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Consultant Paediatric Allergist Professor Adam Fox explains all there is to know about food allergies. 

Childhood food allergies seem to be on the increase, so it’s natural that you might be nervous about introducing foods that could cause problems.

However, it’s worth noting that the actual incidence of food allergy in babies is very small – about 6%. Many babies grow out of allergies like cow’s milk allergy by the age of two or three.

Food allergies are more common among babies and children from families with a history of food allergy. Babies who suffer from eczema are also at risk of suffering from food allergies. Babies who develop severe eczema before the age of three months are at very high risk, so you need to be particularly cautious when introducing new foods.

Food allergies occur when the immune system becomes confused and harmless food proteins trigger a reaction that releases histamine. It is this histamine that causes the classic allergy symptoms of hives or swelling. If the reaction becomes severe then it is called anaphylaxis, this type of reaction may be life threatening.

Scientists are still puzzled as to why there has been such a rapid increase in allergies but the popular ‘Hygiene Hypothesis’ suggests that the increasing cleanliness of the modern world is leaving our immune systems under stimulated. With too few bacteria and viruses to fight our body’s defences start to direct inappropriate responses against harmless things such as pollen or foods.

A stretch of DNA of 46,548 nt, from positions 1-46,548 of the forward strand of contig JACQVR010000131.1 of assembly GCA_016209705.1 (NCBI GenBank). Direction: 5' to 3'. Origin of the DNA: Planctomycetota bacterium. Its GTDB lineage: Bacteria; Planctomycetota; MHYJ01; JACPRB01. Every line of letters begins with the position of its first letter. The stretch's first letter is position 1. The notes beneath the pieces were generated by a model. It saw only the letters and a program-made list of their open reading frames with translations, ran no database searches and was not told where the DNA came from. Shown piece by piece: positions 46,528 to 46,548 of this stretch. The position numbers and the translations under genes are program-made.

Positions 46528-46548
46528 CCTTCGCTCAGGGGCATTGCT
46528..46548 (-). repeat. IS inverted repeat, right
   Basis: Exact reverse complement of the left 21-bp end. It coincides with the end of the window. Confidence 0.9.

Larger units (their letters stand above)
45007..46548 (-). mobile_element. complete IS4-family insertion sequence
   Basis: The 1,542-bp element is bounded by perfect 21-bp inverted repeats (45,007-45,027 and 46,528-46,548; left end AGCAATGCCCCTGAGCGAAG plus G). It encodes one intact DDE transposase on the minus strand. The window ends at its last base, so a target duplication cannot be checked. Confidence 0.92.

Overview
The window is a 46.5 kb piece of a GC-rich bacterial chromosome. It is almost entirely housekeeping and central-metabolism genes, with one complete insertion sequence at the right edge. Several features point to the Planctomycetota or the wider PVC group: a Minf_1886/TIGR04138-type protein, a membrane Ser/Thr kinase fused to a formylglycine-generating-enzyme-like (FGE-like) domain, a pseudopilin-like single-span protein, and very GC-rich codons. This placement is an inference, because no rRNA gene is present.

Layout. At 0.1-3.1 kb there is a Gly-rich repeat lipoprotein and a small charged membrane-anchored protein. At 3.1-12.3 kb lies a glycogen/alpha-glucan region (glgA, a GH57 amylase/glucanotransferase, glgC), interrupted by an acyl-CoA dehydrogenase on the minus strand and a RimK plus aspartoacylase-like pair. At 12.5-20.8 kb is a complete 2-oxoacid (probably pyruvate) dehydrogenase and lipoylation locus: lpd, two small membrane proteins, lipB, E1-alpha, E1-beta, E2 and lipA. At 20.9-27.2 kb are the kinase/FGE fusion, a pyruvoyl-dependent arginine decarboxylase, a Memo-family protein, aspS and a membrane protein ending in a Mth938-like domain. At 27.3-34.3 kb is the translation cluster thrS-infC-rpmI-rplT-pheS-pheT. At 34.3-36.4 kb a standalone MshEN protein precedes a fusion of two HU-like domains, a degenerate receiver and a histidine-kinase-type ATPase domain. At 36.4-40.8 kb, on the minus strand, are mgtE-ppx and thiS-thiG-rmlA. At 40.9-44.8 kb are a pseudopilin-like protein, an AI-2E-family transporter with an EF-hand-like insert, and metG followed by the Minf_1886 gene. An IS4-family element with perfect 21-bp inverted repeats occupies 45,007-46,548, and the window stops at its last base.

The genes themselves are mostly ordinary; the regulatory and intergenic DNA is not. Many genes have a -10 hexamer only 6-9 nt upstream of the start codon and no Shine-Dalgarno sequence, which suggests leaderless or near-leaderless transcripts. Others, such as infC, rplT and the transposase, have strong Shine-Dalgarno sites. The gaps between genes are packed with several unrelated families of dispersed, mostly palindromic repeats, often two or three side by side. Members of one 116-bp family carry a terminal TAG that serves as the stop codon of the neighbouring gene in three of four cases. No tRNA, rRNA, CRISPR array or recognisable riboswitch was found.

Most serious food allergies start in infancy and early childhood. They are caused by a relatively small number of different foods. Milk and egg allergy are the most common and tend to disappear during childhood.

Diagnosing food allergies relies on a careful analysis of medical history, examination and tests. The best treatment for a food allergy is to completely avoid the problem food. Speak to your doctor before avoiding food groups as you do not want to avoid nutrients un-necessarily. Your doctor will ask about the symptoms of the reaction and whether they happen every time the food is eaten.

With immediate type allergies, testing can be done by a blood test or by a ‘skin prick’ test, where food extracts are placed on the skin of the arm and gently pricked. The results of either test can be very helpful in confirming if the allergy is present. Unfortunately, with delayed allergies, things are less straightforward as there are not any reliable straightforward tests.